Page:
William Hamilton is tenant
on the 205ha (506-acre)
Rosery Farm, Little
Suffolk. Main crops are
winter wheat and oilseed
rape but he also grows
winter beans and
AUTUMN work proceeds at a pace here at Rosery Farm. For us it is always a busier time than harvest itself.
Cyril has done all the ploughing required for winter wheat and is now preparing seed-beds using either the Gaucho Tilthmaster, a levelling-board/tine/crumbler combination, or our Maschio power-harrow.
Oilseed rape was drilled a week later than normal, on Sept 9-10, due to unsettled weather. It seemed too risky to pull all the land down in front of the drill, so we hung our neighbours Accord drill on the back of the power-harrow to make our own combination outfit.
Angus spread on half-rate Exit (methiocarb) slug pellets using our Yamaha ATV a week after drilling, and so far the crop is coming through very well. Pellets are still visible on the surface, so hopefully no more will be needed.
Navajo is again our main variety, as local trial results showed it as the highest yielder, beating hybrids by a fair margin. We have also drilled one bag of Madrigal for our own comparison.
I know that three years ago, National Institute of Agricultural Botany variety trials at ADASBridgets in Hampshire, showed one particular hybrid variety yielding about 70% of the mean.
For reasons best known to themselves, NIAB chose not to publish this result, but averaged the figures from this site with two others thus presenting the hybrid in a better light.
We as farmers contribute substantially to the cost of these variety trials through the Home Growers Cereals Authority levy. If NIAB does not give us the truth, the whole truth and nothing but the truth, it will soon lose the excellent reputation which it currently enjoys for publishing impartial and accurate results.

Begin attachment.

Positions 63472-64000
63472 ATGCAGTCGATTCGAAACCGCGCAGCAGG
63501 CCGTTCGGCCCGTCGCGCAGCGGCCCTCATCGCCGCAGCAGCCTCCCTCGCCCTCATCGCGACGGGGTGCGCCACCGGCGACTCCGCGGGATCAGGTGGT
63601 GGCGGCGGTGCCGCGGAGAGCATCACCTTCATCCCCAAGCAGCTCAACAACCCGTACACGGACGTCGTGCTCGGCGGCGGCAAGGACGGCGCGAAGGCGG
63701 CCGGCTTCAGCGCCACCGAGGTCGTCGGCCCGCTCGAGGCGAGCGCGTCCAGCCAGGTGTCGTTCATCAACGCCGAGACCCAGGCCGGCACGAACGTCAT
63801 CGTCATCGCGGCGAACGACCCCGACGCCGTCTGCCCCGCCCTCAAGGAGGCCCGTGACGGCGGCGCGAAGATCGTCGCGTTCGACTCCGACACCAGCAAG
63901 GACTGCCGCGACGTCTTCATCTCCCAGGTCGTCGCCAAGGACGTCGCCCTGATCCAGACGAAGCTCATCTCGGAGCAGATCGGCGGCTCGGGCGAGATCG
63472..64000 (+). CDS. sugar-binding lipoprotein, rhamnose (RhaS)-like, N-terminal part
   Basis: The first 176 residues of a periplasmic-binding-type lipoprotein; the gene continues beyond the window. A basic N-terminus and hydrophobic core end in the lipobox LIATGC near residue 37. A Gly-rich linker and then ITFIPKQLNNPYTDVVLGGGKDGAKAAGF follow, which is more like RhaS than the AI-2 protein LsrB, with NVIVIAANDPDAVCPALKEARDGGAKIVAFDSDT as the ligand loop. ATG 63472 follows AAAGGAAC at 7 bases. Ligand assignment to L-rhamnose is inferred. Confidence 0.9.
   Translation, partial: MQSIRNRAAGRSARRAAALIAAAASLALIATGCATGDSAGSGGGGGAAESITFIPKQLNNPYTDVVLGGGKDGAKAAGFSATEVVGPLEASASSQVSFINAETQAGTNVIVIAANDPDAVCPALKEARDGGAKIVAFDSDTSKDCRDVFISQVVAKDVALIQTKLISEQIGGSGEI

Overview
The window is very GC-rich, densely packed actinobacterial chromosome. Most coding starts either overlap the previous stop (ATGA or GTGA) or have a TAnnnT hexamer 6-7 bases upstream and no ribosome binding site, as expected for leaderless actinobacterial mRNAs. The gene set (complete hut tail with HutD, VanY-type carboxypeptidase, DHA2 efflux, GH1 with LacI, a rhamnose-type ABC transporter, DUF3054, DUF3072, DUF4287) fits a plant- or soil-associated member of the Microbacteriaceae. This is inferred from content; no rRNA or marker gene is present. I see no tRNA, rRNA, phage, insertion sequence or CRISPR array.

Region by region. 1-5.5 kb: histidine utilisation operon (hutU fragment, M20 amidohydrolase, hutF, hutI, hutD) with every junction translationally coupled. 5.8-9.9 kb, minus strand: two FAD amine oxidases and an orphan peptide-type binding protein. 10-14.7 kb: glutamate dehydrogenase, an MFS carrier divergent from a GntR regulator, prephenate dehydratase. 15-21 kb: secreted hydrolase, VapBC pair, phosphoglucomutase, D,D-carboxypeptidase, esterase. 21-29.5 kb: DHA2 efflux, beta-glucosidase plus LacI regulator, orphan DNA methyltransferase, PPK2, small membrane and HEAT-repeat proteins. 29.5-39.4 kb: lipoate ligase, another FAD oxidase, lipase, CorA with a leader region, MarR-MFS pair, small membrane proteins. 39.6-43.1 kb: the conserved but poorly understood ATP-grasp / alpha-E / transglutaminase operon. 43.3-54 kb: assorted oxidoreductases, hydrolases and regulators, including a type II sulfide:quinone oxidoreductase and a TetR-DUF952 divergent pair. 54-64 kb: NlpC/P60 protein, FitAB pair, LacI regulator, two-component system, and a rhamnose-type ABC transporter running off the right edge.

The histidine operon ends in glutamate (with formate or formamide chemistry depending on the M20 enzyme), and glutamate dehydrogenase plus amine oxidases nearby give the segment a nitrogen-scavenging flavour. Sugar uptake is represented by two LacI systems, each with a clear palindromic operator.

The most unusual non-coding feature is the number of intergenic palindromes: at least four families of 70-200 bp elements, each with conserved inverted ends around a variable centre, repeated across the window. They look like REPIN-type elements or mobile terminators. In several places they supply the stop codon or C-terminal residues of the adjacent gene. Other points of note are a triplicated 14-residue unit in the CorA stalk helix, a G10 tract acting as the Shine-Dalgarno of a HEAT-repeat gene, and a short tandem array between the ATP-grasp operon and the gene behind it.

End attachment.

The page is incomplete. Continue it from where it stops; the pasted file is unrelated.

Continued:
Come on NIAB, dont act like you are in the plant breeders pockets.
Bill Harbour, last years
southern barometer farmer,
is manager for Gosmere
Farm Partners at 448ha
(1107-acre) Gosmere Farm,
Kent. Crops include wheat,
barley, oilseed rape, peas
and beans plus cherries
under the Countryside
ANOTHER month has flown by and a wet one with 7cm (2.9in) of rain, half as much again as our 18-year average for September. What with one thing and another we have got ourselves rather behind.
Oilseed rape is drilled, but slugs are the worst we have experienced and have forced a re-drill on one minimal cultivated field. Apex is still our main variety, with half our 127ha (314 acres) of commercial crops this year. Other varieties are Pronto, Madrigal, Panther and Elite, plus 8ha (20 acres) of Pronto for seed on some virgin ground. It has all been sprayed with Katamaran (metazachlor + quinmerac), which at 2 litres/ha is cheaper than 1.5 litres/ha of Butisan (metazachlor) and tackles both cleavers and poppies.